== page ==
Publish date:

Charitable Giving Options for 2020

This year, there are several changes that financial advisers can consider to help clients use charitable donations to offset their taxes.

Many investors are charitably inclined and would likely contribute to charitable causes with or without any tax incentives. That said, if they can get a tax break for their contributions, so much the better. For 2020 there are a number of charitable giving options financial advisers can consider as they work with clients on planning for the rest of the year.

While not a huge tax break, the CARES Act authorized an above-the-line charitable deduction of up to $300 for charitable contributions. The tax law changes enacted for the 2018 tax year increased the standard deduction, limiting the number of taxpayers who can itemize deductions each year.

The $300 above-the-line deduction means that all taxpayers, regardless of whether or not they can itemize deductions, can deduct up to $300 in charitable donations. This is not a huge break, but it is something.

100% of AGI Deduction

The CARES Act temporarily suspended the limits on charitable contributions. The normal limitations are 50%, 30% or 20% of a taxpayer payer’s adjusted gross income (AGI), depending upon how the IRS classifies the organization receiving the donation. This, of course, only applies to taxpayers who can itemize deductions.

For 2020, under the new CARES Act rules, taxpayers can deduct charitable contributions up to 100% of their AGI.

This can be an important planning tool for your clients. For example, if your client wants to make a large charitable donation in 2020 due to a financial windfall they can do this and potentially reap a higher tax benefit than in a normal year.

They might consider bunching several years’ worth of donations to one or more charitable organizations into a single year in order to take advantage of this higher deduction threshold. While bunching donations can be a good strategy in any tax year, doing this in 2020 offers a potentially larger deduction than in normal years.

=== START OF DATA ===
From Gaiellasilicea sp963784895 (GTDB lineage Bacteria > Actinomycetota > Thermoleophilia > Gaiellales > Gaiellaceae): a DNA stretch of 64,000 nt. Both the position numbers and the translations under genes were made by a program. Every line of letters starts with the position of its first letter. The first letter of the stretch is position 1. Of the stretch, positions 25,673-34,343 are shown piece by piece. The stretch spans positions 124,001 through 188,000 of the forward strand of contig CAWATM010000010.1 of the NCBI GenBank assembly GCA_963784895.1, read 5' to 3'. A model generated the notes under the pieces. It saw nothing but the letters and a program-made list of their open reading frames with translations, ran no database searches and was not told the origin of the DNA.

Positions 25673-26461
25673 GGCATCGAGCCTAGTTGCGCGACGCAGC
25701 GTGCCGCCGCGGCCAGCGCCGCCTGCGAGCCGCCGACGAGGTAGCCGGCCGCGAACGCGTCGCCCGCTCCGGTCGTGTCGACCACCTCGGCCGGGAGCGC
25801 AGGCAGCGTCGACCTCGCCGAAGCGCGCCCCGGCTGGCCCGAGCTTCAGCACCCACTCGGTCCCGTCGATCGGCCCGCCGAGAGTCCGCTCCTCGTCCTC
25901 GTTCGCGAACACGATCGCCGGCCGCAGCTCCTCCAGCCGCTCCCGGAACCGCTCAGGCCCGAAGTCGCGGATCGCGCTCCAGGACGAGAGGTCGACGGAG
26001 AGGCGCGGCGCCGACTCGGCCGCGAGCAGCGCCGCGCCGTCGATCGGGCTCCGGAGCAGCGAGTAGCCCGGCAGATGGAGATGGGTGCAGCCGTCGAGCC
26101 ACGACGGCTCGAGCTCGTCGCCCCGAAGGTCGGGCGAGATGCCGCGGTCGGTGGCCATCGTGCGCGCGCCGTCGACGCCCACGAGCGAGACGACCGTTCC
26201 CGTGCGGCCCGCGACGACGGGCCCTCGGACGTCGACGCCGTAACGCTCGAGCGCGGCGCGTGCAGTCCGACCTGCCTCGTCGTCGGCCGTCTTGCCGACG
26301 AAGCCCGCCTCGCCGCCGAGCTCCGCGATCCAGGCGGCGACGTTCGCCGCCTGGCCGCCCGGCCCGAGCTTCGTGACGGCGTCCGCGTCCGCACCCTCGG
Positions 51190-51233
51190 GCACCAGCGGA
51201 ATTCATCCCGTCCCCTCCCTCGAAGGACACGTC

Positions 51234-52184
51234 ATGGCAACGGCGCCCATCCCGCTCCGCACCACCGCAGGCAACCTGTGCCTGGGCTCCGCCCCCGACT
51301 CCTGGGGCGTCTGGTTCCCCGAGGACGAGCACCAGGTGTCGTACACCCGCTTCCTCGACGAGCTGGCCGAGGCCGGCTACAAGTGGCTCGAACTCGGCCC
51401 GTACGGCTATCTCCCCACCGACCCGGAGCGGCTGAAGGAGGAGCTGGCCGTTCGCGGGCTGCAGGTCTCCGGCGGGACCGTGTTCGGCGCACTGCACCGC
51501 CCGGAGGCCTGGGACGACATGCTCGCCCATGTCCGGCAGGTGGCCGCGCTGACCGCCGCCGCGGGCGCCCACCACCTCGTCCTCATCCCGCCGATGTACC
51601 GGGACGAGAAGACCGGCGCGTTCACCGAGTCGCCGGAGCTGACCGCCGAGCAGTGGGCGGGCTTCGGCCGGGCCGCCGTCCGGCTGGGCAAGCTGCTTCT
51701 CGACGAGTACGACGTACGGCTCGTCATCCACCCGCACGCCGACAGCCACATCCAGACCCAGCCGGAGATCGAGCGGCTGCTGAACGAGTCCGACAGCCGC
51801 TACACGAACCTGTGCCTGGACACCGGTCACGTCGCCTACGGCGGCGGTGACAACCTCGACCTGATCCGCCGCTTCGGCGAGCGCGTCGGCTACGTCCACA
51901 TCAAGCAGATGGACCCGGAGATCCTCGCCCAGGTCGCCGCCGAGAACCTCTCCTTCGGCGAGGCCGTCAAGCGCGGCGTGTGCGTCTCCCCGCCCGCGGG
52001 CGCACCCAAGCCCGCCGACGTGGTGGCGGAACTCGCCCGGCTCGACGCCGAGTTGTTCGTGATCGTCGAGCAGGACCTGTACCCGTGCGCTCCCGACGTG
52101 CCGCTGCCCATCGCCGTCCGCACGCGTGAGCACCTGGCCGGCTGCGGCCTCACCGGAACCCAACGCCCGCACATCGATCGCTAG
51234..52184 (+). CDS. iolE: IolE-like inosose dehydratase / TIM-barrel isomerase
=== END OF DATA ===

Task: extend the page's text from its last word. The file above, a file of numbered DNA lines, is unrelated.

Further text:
TheStreet Recommends

For clients for whom a Roth conversion makes sense this year, they can potentially increase their charitable contributions to a level at which the charitable donation would offset all or most of the additional taxes created by the Roth conversion.

This rule change only applies to cash gifts made directly to the organization. Contributions to a donor advised fund or a private foundation don’t count toward this higher deduction ceiling.

For wealthy clients who might be in a position to make a donation in excess of 100% of their AGI, their 2020 charitable deduction will be limited to a maximum of 100% of their AGI. As in the past, they will be able to carry an excess contribution amount over to future years. The ability to use these carry-overs will be limited by their ability to itemize deductions in any subsequent tax year.

Qualified Charitable Deductions

Qualified Charitable deductions, or QCDs, are designed for IRA account holders who want to take a portion of their required minimum distributions (RMDs) and contribute some or all of it to charity. The annual limit on QCDs is $100,000.

The SECURE Act enacted at the end of 2019 raised the age to start RMDs for those who had not reached age 70½ by Jan. 1, 2020 to 72. However, the new rules did not change the minimum age for QCDs, so that remains at 70½. This means that IRA account holder clients who are at least 70½ can still use the QCD method to make charitable contributions.

Even with the waiver of the RMD requirement for 2020 under the CARES Act, clients who are eligible might consider using the QCD for their charitable contributions. While there is no charitable deduction for making a charitable contribution using the QCD, the IRA distribution used to make the contribution is not subject to taxes.

The QCD may be useful for some clients in 2020 even with the RMD waiver in place. An example would be a client who doesn’t need their RMDs to meet their retirement spending needs and who would prefer not to pay taxes on these distributions. By using the QCD in 2020 they can reduce the amount in their IRA that will be subject to RMDs in future years.

When possible, using the rules in place for 2020 can make these deductions more tax-efficient.